Journeys of the Heart – Jodi Rose
Updated: Aug 13, 2019
How and when did you meet Murray?
I met Murray Rose in Los Angeles at the end of 1986 through a mutual friend. We just hit it off and we had so much in common. He had won his first Olympic gold in swimming at the age of 17 and I had started my ballet career at the same age. We were both dedicated to what we did. He was passionate about philosophical inquiry, and it was rare for me to meet someone who I could share my intense curiosity about life’s mysteries with. We were together for 26 years before he passed away.
Why did you decide to write Journeys of the Heart?
After Murray passed away, I started asking myself some questions about who I was now that my husband was gone. What do I do? How do I heal?
I started talking to people about loss, in many cases realising I had underestimated the profound way in which those people were touched by the topic. I received a lot of support and I learnt a lot from the stories they told me.
While reflecting on their stories, I started to feel that they were giving a voice to previously unspoken thoughts in me. I started documenting these thoughts with the knowledge that the book would help me heal. And if it would help me heal, then it would surely have the potential to help other people too.
Whether they were carers like me, or even if they knew carers, I believed that sharing these thoughts would support them on their own personal journey. The book was my transformation and my salvation, but I hope even more that it might bring the same thing to others.
How did you go about conducting the research for the book?
I had already started my research before the idea of a book came to my mind. This was during my process of talking to people about experiences of loss. Frequently, the people I was talking to would refer their friends to me, and those friends would refer their friends, and so on.
It was a ripple effect. Writing the book and meeting new people who were going through essentially the same thing was not calculated or mapped out. I was meeting people who knew I understood what it meant to have walked that path and wanted their story told.
Was there ever a time that you found the process emotionally challenging or even wanted to give up on writing the book?
Yes, it was emotionally challenging, and no, I never wanted to give up. I felt very driven. I wanted to follow it all the way to the end.
None of us are really trained in the essential skills necessary for handling the end of life transition. In general, we are not taught that, and I think we should be. If we had those skills at our disposal, even before the situation presents itself, I think we would be more equipped to deal with it.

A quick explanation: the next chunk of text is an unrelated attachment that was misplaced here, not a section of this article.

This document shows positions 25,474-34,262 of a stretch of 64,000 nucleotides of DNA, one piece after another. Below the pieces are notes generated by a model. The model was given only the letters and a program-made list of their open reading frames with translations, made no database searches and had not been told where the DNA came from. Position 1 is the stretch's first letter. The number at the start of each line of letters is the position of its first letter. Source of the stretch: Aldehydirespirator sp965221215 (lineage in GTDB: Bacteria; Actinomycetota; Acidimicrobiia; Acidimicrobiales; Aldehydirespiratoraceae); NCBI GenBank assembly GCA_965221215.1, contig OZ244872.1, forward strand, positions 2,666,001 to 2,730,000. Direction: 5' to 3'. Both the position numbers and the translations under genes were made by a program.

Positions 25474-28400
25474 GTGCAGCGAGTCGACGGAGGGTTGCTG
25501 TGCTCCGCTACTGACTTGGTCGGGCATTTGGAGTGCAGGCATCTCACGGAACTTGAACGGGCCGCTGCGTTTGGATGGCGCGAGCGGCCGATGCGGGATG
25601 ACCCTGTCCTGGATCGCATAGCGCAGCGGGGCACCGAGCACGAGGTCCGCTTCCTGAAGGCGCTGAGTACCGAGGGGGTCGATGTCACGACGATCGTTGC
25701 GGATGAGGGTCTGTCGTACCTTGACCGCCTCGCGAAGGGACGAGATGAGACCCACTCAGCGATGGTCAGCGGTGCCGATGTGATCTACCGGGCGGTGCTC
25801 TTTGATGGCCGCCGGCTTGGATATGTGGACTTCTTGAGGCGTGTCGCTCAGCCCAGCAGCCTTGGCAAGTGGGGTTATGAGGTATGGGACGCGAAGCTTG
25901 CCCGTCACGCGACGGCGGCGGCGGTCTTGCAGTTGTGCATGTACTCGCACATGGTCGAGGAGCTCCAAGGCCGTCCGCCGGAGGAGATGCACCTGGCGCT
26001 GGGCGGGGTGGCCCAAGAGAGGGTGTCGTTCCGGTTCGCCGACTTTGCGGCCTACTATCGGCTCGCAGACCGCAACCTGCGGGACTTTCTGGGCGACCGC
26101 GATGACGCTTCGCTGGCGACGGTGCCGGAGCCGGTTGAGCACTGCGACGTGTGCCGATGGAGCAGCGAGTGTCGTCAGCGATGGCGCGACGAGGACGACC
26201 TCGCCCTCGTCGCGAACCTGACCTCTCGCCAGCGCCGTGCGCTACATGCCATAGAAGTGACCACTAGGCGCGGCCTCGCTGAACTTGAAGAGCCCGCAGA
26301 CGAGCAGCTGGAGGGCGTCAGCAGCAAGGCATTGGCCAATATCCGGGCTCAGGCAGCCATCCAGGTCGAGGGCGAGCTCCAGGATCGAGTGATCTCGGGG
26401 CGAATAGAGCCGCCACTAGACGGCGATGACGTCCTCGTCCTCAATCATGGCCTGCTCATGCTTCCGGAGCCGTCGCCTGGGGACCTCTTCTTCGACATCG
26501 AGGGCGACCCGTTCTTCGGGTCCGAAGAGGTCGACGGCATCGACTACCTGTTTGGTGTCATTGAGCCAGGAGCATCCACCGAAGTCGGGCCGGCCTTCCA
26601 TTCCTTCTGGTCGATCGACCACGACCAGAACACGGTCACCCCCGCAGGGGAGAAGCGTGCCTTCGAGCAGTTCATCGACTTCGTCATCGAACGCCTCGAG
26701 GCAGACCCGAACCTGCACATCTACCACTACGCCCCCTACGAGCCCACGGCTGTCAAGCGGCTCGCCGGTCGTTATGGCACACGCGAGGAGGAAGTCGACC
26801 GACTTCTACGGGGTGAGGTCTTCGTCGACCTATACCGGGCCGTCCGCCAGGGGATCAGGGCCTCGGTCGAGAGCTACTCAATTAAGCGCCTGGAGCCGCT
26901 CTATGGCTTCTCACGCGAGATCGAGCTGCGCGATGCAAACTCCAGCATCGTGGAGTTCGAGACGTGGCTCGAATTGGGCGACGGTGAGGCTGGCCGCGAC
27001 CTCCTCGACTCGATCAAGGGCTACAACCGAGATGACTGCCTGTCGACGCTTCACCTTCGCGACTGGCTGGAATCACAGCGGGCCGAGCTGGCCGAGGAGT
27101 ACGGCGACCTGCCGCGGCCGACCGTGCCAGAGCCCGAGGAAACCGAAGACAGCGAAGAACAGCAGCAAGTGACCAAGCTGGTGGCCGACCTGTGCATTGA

Even though I cried a lot when I was reading and rewriting some of the stories, I knew it was really good for me to continue with the book. It felt to me that it could be an important and valuable resource offering practical advice.
I also felt that the book had a force of its own, propulsion of its own, and that it was something I had to do.
What do you hope the book brings to readers?
Even though it is such a serious topic, I believe deeply that the book will bring readers a great deal of support, comfort, hope, inspiration and love.
Without doubt, all 20 of the people in the book began healing because they were taking action by talking to me. These people wanted to share their stories and the difficulties that were unique to them. Some of them didn’t have easy relationships with their dying loved one; some struggled with distress because they were not there for the last breath.
Of course, there would be no book without the unbelievable souls who opened their hearts to me and shared their story. The book is in honour of so many people.
Most memorable experience writing this book?
Everything – I couldn’t choose just one experience. The most memorable thing for me is the collective force of writing this book.
How did you go about writing this book?
Apart from teaching ballet and sleeping, the writing of the book consumed me for an 8-9 month period. This was because I had a strong purpose. If it hadn’t been for the love and support of my son Trevor I couldn’t have done it.
In what way has writing this book changed your life?
I’m a totally different person. I feel so blessed by the power of love from everyone who told me their stories. And the book has opened up new conversations for me with professionals in palliative care. I feel the same way about my connections with them.
Every time we talk about loss, we have the opportunity to do something for someone else. I feel a growing connection with a vast community that I would not have felt connected to before.
Is there any advice you would give to someone who is caring for a loved one?
Be prepared for a rollercoaster of emotions. You are not alone even though you may feel like you are at times. There are so many people who have walked this path.
Know that you won’t be the same person after your loss, but one day in the future you will be able to smile and laugh again.
What’s next for you?
At the end of May, I will be a guest speaker at the National Palliative Care week in Brisbane. Speaking at this event will give me the opportunity to honour everyone who contributed to Journeys of the Heart and anyone who is going through similar emotions right now.
If there is any way I can keep giving back and supporting other people, maybe giving them courage, hope or tips/support that will help them on their journey, then I am fulfilling what I feel is my current purpose.
Where you can purchase a copy of Journeys of the Heart…
To purchase a copy of Journeys of the Heart, go online and purchase directly from the publisher, Arbon Publishing, and receive a free shipping to all Australian addresses. Simply visit: www.arbonpublishing.com and enter in the code WYL at the checkout.